Monday, December 18, 2023

Point of Order: Buzz from the Beehive - 18/12/23

Trade Minister gets into gear while colleagues put the brakes on Wellington transport scheme

Our Minister of Trade is going places. He is headed for India and Singapore this week and for Abu Dhabi next year.

Wellington’s highly controversial Let’s Get Wellington Moving, on the other hand, is going nowhere. It is headed for oblivion.

The Minister of Trade’s travel plans are unlikely to generate much hostility, although climate warriors can be expected to question his contributions to carbon emissions.

Much more contentious is the agreement reached by Infrastructure & Housing Minister Chris Bishop, Transport Minister Simeon Brown, Mayor of Wellington City Council Tory Whanau, and the Chair of Greater Wellington Regional Council Daran Ponter to dissolve Let’s Get Wellington Moving.

Pedal pushers were prompt to express their peeve:

RNZ reported:

The Cycling Action Network called the change disgraceful – especially the loss of light rail running to Island Bay on the south coast.

Patrick Morgan from the group said the government was dusting off old plans for the city.

“This is a disgraceful plan from the government and it flies in the face of what Wellingtonians have consistently voted for, which is a compact city with less reliance on private vehicles, better walking, cycling, public transport and affordable housing,” Morgan said.

David Farrar, however, is delighted:

Stuff reports:

Let’s Get Wellington Moving will be dissolved, with ministers and local government announcing today they had agreed to end the initiative.

LGWM was one of those that sounded good in principle, but failed to work in practice. It had three masters – WCC, GWRC and NZTA but no real authority.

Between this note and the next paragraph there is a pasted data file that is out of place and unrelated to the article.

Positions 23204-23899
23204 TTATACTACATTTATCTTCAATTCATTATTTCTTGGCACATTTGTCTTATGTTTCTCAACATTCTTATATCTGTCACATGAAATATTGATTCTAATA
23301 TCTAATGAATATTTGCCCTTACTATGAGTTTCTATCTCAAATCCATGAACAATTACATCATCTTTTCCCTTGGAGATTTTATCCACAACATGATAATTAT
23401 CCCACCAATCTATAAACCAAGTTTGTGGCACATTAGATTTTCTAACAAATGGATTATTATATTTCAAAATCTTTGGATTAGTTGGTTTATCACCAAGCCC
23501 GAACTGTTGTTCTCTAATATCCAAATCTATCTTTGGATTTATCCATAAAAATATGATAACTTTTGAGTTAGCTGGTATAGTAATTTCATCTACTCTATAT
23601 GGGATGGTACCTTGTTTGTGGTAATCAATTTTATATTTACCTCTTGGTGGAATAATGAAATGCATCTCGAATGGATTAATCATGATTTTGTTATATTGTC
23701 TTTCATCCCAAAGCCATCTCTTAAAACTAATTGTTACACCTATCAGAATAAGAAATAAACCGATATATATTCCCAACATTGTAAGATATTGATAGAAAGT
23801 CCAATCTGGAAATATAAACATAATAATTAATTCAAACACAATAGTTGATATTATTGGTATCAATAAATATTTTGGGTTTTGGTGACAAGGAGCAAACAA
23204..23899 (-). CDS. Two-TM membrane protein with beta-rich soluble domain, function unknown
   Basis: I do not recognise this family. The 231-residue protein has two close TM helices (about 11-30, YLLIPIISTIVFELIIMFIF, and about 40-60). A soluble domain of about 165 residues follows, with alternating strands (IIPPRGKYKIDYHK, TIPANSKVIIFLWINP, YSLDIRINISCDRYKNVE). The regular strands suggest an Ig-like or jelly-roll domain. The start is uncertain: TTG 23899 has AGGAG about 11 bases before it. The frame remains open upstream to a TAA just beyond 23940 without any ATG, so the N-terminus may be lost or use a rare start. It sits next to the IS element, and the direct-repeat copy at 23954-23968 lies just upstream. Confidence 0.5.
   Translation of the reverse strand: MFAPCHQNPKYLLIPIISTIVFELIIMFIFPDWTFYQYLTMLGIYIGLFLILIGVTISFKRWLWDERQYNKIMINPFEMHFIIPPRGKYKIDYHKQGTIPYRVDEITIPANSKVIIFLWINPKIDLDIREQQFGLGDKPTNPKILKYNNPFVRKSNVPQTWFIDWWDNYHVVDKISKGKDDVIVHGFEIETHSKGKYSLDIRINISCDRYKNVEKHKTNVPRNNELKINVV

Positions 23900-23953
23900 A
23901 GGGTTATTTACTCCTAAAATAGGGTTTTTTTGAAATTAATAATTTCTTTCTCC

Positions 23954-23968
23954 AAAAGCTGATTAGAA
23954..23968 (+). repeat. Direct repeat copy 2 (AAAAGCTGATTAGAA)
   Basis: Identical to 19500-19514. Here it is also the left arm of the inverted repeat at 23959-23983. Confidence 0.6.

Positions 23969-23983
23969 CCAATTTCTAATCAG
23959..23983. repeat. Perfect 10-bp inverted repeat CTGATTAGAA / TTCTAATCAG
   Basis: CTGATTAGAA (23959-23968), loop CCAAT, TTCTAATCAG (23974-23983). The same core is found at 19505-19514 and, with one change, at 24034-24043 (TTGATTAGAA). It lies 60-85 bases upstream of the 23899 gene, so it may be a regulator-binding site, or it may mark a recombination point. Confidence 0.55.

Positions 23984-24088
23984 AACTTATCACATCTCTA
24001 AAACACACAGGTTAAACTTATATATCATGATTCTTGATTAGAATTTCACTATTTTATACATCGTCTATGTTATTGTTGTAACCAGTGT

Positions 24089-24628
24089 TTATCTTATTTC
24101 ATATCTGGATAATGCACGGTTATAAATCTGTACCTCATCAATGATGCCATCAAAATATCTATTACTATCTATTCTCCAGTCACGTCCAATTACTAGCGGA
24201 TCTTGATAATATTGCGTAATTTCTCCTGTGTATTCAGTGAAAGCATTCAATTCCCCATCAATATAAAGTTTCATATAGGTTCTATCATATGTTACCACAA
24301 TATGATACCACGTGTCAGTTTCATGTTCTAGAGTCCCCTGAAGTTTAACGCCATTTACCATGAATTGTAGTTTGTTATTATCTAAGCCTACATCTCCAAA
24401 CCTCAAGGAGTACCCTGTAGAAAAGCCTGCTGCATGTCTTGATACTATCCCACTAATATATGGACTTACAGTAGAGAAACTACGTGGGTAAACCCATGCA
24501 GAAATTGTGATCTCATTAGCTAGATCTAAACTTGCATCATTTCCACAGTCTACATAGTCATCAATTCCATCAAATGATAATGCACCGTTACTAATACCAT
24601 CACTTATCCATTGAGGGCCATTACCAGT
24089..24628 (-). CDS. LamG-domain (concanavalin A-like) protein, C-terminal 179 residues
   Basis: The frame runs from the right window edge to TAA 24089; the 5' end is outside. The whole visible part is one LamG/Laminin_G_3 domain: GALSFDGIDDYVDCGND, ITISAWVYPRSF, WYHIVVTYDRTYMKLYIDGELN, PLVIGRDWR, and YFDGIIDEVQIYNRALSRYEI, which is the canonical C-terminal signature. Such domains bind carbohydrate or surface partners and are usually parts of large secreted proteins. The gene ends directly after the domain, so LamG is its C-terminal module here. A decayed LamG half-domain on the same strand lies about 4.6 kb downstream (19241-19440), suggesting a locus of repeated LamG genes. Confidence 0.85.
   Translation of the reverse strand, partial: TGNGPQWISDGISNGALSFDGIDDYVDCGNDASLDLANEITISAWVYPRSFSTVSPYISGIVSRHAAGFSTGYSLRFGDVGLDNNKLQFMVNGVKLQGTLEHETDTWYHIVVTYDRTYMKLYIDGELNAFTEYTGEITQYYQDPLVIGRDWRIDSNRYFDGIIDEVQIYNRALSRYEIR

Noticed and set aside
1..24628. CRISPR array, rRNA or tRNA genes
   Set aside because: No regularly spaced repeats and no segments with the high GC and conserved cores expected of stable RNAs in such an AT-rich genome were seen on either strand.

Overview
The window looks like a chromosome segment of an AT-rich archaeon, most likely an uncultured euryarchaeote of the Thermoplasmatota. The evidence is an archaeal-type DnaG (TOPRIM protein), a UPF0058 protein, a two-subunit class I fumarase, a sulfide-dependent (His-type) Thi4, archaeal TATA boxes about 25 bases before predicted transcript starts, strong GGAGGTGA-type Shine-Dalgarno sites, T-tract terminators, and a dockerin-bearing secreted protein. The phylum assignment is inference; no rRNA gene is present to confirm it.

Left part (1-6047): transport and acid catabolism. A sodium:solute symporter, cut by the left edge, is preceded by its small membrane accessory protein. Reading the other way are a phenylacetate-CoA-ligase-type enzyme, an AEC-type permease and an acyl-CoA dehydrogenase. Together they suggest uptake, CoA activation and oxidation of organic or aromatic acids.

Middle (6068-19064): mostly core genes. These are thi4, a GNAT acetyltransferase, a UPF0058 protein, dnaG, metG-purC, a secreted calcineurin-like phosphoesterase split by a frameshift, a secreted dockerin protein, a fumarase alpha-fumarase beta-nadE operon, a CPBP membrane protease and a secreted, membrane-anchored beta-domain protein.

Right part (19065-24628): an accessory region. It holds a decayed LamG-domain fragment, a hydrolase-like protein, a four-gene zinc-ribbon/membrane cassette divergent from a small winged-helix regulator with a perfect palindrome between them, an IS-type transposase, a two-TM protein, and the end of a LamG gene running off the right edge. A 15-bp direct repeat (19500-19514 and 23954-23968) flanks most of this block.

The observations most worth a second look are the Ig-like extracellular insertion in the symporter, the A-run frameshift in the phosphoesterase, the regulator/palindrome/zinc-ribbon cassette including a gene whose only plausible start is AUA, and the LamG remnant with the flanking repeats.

It was also confirmed today that central government will build and fund the Basin Reserve upgrade and second Mt Victoria tunnel; while the city council will bring the Golden Mile project in-house.

These are both excellent decisions. Having the Basin and Mt Vic tunnel as a sole project of the central Government means it will actually happen, and will help unclog SH1. Leaving the Golden Mile project to WCC means they have to somehow justify to ratepayers spending over $150 million on a project bitterly opposed by the majority of the businesses it claims to be for.

The comings and goings of the Minister of Trade and LGWM are recorded here –

Latest from the Beehive

18 DECEMBER 2023

Trade Minister Todd McClay will make his first overseas visit to India and Singapore to meet with his trade counterparts and to advance New Zealand’s relationships.

17 DECEMBER 2023

An agreement to dissolve Let’s Get Wellington Moving has been reached by Infrastructure & Housing Minister Chris Bishop, Transport Minister Simeon Brown, Mayor of Wellington City Council Tory Whanau, and Chair of Greater Wellington Regional Council Daran Ponter.

15 DECEMBER 2023